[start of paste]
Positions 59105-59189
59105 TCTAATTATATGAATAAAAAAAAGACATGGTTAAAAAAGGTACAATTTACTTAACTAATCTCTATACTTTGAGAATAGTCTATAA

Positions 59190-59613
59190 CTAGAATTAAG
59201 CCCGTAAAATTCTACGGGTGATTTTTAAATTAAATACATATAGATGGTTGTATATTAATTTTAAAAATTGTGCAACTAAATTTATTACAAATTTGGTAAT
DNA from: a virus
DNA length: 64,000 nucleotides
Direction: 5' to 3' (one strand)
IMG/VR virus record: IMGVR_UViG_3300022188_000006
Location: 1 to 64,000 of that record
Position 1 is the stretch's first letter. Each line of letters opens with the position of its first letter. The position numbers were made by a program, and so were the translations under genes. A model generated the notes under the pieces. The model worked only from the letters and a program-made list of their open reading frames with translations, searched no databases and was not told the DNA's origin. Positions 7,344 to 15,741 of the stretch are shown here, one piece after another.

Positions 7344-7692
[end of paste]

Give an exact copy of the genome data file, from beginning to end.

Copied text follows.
Positions 59105-59189
59105 TCTAATTATATGAATAAAAAAAAGACATGGTTAAAAAAGGTACAATTTACTTAACTAATCTCTATACTTTGAGAATAGTCTATAA

Positions 59190-59613
59190 CTAGAATTAAG
59201 CCCGTAAAATTCTACGGGTGATTTTTAAATTAAATACATATAGATGGTTGTATATTAATTTTAAAAATTGTGCAACTAAATTTATTACAAATTTGGTAAT
DNA from: a virus
DNA length: 64,000 nucleotides
Direction: 5' to 3' (one strand)
IMG/VR virus record: IMGVR_UViG_3300022188_000006
Location: 1 to 64,000 of that record
Position 1 is the stretch's first letter. Each line of letters opens with the position of its first letter. The position numbers were made by a program, and so were the translations under genes. A model generated the notes under the pieces. The model worked only from the letters and a program-made list of their open reading frames with translations, searched no databases and was not told the DNA's origin. Positions 7,344 to 15,741 of the stretch are shown here, one piece after another.

Positions 7344-7692